“The aim is not to come up with ground-breaking ideas, but ideas that work, that are useful to others and can be implemented”. This is how the article by Morer, Rodriguez-Ferradas and Cazon begins. At the heart of this statement is human-centred design. While their examples of success stories are not about universal design per se, they are examples of including people in designs who are often left out. The examples are interesting and include a wheelchair for table tennis players, and an infant warmer as an alternative to an incubator where there is no electricity. The article concludes by claiming that young designers are living in an increasingly complex world and becoming more socially aware. Therefore they can reflect this in their designs. Perhaps the challenge is for established lecturers in the discipline?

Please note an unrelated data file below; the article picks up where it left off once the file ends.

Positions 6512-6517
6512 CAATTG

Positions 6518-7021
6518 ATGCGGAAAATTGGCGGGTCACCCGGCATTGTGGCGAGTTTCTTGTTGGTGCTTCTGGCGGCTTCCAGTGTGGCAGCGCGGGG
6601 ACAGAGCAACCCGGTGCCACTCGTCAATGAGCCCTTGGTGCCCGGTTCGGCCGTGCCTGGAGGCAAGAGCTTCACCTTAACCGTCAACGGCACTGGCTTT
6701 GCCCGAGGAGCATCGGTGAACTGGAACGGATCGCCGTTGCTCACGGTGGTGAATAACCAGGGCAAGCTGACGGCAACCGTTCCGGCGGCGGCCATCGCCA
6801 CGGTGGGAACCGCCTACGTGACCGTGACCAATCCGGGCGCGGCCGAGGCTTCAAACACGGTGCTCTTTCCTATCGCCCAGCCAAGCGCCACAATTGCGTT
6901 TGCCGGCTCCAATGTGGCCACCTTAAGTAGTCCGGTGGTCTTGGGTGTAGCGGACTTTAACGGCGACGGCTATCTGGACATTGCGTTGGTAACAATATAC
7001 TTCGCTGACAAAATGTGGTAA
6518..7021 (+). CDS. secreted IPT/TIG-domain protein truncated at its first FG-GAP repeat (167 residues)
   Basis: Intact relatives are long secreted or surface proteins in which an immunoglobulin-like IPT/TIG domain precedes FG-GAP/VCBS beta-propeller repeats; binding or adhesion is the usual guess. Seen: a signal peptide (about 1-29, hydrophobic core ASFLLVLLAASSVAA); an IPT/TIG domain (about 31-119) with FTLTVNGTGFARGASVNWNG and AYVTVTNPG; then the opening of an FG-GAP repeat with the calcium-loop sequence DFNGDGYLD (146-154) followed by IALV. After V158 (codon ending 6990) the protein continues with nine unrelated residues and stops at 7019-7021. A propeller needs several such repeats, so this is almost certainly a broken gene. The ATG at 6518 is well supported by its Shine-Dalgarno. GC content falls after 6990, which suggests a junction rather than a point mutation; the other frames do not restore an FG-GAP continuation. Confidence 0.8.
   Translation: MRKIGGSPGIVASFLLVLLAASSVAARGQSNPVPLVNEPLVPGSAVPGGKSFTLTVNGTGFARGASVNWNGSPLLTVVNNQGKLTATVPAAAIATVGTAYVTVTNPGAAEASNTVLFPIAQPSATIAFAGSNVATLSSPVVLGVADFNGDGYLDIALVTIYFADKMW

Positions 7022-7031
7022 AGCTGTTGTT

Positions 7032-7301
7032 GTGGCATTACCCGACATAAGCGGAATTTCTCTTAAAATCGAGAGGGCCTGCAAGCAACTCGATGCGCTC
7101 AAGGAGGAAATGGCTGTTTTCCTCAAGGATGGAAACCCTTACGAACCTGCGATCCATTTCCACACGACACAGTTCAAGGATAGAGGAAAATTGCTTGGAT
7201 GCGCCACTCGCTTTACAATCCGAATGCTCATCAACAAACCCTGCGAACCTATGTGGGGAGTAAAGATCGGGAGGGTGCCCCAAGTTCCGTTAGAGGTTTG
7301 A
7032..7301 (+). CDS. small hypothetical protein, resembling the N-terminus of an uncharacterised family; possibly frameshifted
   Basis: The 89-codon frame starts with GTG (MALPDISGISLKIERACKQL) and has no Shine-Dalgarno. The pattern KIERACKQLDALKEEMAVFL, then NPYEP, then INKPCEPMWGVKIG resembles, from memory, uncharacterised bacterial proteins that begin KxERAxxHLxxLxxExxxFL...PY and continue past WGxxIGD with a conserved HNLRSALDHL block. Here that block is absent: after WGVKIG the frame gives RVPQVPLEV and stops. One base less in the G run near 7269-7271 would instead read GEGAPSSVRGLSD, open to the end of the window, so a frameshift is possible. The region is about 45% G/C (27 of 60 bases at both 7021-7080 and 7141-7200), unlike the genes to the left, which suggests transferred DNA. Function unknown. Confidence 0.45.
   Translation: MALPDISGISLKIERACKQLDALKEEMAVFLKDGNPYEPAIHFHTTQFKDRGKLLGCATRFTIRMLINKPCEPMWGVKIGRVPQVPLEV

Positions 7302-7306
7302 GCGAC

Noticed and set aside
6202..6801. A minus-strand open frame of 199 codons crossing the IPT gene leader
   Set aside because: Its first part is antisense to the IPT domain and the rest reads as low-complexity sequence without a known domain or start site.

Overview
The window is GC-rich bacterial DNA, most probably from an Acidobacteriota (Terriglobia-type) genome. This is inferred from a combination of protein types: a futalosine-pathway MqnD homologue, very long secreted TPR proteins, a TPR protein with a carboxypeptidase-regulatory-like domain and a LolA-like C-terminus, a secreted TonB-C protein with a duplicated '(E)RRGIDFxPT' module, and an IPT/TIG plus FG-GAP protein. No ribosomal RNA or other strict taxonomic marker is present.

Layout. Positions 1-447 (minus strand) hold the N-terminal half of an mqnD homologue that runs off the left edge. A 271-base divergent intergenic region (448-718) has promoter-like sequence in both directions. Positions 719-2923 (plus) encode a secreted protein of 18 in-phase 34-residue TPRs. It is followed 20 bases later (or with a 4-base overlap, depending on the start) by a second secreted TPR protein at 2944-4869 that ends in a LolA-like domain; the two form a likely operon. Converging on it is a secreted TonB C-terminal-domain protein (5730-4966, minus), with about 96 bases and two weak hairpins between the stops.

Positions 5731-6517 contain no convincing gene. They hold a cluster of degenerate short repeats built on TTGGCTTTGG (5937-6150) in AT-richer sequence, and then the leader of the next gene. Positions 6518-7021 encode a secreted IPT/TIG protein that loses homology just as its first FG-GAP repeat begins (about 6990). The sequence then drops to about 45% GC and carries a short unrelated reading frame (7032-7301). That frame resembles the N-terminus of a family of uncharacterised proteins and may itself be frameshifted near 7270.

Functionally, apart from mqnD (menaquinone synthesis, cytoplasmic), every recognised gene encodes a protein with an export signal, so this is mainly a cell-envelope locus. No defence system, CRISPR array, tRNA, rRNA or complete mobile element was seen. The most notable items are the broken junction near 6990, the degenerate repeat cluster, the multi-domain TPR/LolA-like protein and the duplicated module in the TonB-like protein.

The article is published in English in a Spanish design publication, Elisava Temes de Disseny.